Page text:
2nd and 5th ODI - Bowlers fail in first innings, SA sets big targets of 362 and 328, batting fails except David Warner scoring a century and a fifty.
4th ODI - Top order fails, middle order collapses and the target is too small for bowlers to defend.
One can say that bowling was at full strength against NZ and in CT’17 but still they lost. That again gives a greater idea into the list of Australian cricket’s problems.
Dependence on the Top 3
Any bowling attack in the world would fear a batting line-up which has David Warner, Aaron Finch and Steven Smith as its top 3. But at the moment fear, if any, doesn't seem justified.
Bowlers know that 2 early wickets and they are in for a match. This is what Virat Kohli reiterated during the recent ODI at Indore. Australia were very well placed at 221-1 after 37 overs. But Smith and Finch were back in pavillion within 5 overs of that and then Maxwell committed harakiri.
Bhuvi and Bumrah never really gave them any breathing space to close out the innings at 293 at a time when 350 looked inevitable.
There is not just one problem in the Australian middle-order. They need a batsman at no. 4 who can absorb the pressure of early wickets, rotate the strike in the middle overs and allow the hitters to explode in the last 10.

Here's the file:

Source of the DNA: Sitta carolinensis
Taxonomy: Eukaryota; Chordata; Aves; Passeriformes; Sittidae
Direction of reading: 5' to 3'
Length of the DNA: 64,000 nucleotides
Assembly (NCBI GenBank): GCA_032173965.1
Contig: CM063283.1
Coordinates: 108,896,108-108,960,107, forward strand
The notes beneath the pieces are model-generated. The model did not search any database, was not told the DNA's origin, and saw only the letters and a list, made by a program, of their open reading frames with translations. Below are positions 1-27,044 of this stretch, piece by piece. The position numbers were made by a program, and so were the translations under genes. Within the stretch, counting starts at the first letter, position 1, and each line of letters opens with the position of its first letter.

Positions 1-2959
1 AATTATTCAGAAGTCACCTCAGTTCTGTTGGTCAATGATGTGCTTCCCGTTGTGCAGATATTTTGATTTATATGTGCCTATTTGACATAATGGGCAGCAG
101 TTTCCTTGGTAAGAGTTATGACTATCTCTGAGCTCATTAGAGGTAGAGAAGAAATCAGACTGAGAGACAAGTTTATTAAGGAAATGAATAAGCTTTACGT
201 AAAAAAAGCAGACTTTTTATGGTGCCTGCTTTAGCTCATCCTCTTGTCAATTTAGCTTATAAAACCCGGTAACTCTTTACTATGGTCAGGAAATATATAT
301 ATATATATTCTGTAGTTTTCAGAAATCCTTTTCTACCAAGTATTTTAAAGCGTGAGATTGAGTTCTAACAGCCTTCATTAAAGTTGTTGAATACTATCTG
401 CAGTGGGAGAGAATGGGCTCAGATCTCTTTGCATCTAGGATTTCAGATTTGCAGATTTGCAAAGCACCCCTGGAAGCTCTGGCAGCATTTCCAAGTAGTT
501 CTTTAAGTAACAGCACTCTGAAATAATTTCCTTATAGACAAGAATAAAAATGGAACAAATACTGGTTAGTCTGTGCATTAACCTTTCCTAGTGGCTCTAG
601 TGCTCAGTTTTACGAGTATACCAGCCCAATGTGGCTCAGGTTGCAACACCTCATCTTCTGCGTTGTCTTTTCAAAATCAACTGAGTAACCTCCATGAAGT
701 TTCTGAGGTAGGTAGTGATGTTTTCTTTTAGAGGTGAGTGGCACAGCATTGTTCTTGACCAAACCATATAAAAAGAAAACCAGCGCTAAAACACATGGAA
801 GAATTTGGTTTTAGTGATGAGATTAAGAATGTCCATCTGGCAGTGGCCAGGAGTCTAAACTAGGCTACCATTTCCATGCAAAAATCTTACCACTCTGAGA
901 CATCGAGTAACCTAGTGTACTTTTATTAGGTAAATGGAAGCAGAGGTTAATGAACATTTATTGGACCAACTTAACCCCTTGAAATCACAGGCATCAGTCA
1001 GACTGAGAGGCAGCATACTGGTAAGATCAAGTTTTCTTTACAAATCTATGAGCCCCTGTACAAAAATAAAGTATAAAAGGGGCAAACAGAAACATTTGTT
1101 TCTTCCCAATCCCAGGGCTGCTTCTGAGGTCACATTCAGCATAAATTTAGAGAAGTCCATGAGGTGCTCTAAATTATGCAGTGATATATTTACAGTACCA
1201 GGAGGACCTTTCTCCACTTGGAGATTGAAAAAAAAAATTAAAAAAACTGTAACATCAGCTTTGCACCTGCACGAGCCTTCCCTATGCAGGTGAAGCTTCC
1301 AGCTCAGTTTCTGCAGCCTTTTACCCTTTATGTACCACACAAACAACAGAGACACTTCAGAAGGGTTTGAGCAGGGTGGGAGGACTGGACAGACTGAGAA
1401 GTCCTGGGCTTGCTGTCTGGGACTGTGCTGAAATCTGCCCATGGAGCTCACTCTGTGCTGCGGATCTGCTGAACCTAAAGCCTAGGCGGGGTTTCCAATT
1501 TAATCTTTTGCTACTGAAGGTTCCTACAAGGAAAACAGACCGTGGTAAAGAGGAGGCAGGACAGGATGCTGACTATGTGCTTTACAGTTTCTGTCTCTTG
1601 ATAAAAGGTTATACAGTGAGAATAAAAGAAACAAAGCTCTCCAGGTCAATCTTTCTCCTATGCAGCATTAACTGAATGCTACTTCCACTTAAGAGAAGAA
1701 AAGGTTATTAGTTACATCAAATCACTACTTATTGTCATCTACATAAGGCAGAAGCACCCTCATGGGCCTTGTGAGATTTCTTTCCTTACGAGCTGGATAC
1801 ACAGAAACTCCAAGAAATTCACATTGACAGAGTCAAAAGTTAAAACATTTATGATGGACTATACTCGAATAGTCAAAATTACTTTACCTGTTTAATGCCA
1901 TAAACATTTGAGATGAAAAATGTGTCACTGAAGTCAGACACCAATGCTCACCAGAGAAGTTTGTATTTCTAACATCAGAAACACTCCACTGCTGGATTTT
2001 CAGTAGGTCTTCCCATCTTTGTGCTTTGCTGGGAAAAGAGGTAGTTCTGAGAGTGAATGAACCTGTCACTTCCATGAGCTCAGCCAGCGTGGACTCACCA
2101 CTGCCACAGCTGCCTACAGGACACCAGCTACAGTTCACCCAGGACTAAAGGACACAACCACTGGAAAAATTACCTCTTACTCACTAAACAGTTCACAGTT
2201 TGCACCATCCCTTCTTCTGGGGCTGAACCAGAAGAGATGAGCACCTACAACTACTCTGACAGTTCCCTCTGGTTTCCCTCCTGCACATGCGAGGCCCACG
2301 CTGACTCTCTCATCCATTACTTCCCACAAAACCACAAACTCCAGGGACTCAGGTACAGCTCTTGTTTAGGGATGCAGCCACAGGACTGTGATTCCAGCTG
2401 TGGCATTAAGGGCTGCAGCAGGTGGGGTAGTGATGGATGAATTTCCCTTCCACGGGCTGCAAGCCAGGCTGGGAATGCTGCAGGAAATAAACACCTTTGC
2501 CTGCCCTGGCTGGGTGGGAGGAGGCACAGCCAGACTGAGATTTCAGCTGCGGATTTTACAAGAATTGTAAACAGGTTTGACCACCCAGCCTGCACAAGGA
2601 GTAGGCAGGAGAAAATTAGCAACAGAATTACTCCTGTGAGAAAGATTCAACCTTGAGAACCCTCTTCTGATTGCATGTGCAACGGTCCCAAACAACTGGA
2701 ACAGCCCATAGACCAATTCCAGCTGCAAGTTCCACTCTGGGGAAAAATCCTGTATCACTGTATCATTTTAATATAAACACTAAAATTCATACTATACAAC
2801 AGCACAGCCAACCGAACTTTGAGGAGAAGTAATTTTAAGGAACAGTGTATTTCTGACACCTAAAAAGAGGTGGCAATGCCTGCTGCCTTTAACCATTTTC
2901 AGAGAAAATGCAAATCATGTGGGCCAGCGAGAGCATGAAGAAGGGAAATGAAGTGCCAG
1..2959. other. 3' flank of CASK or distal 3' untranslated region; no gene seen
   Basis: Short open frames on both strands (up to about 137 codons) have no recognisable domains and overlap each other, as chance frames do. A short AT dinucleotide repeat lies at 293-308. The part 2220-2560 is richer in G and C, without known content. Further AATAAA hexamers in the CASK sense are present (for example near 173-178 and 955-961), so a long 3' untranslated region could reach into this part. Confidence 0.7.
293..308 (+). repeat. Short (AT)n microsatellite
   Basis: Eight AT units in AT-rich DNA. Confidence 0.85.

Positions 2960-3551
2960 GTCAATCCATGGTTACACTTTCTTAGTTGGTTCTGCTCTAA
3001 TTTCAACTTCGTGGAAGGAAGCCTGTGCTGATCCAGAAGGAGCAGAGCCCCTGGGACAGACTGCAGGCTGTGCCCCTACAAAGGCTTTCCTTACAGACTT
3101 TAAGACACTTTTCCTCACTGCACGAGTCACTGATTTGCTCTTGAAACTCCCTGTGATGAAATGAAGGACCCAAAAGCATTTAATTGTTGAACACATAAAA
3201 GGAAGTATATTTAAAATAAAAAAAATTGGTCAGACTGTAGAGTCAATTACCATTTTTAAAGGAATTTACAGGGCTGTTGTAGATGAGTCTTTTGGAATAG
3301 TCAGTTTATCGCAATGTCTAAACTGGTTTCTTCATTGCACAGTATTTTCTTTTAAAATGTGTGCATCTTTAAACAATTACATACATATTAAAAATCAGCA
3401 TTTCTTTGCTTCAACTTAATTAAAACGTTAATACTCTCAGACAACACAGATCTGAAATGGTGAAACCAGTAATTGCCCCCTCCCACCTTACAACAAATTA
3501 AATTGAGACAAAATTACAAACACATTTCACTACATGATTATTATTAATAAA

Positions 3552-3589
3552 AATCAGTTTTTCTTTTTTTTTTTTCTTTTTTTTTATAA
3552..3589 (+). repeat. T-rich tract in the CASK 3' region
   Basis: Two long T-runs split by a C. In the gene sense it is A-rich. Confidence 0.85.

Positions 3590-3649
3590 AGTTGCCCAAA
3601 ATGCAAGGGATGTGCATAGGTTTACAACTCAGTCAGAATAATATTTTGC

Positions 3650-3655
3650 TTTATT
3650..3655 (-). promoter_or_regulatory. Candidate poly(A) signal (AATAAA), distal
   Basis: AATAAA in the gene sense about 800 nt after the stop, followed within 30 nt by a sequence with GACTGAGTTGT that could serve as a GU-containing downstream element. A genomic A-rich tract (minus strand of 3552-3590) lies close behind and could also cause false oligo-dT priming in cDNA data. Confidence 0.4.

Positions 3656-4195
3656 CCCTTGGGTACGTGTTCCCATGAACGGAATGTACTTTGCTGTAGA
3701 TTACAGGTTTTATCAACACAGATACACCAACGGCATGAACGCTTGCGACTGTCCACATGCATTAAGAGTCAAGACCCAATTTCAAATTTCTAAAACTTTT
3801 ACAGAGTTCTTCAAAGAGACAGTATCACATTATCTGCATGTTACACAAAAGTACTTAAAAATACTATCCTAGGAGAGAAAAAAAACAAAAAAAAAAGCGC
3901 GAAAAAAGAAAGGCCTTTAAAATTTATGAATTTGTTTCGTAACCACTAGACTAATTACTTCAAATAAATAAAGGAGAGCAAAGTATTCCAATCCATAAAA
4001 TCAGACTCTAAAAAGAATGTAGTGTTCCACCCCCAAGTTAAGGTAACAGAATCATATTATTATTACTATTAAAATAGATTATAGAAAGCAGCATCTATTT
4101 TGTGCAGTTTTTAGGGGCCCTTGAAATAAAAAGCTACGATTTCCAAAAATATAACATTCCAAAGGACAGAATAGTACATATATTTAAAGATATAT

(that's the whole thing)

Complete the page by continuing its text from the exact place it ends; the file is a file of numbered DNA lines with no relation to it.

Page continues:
Travis Head looked promising for a while when he scored a fifty every time after being promoted to no. 4 in his short career. Two of those three fifties came when the top order gave a blazing start and he had to provide a flourishing end to the innings. The 3rd one came while chasing when Australia were in the middle of another collapse.
But he has been found wanting in similar situations in India. Also, a lack of stability at the other end hasn’t helped his cause. Australia seriously needs to rethink Head’s role in the team if he is to perform at his best. A proper batsman like Handscomb or Khawaja at no.4 and Head at no. 5 might be a good place to start.
Marcus Stoinis, although just 6 matches old, has shown a lot of temperament and calmness with the bat in the lower-middle order. An early judgement would be too harsh on him, specially when the team itself isn’t winning.
Australia’s dependence on their top 3 to bat for 35 overs and then relying on rest to give the finishing boost isn’t helping the inexperienced middle order. Batsmen like Head and Stoinis can do their job well if only they have someone at the other end to rotate the strike and not allow the opposition bowlers to seize the momentum.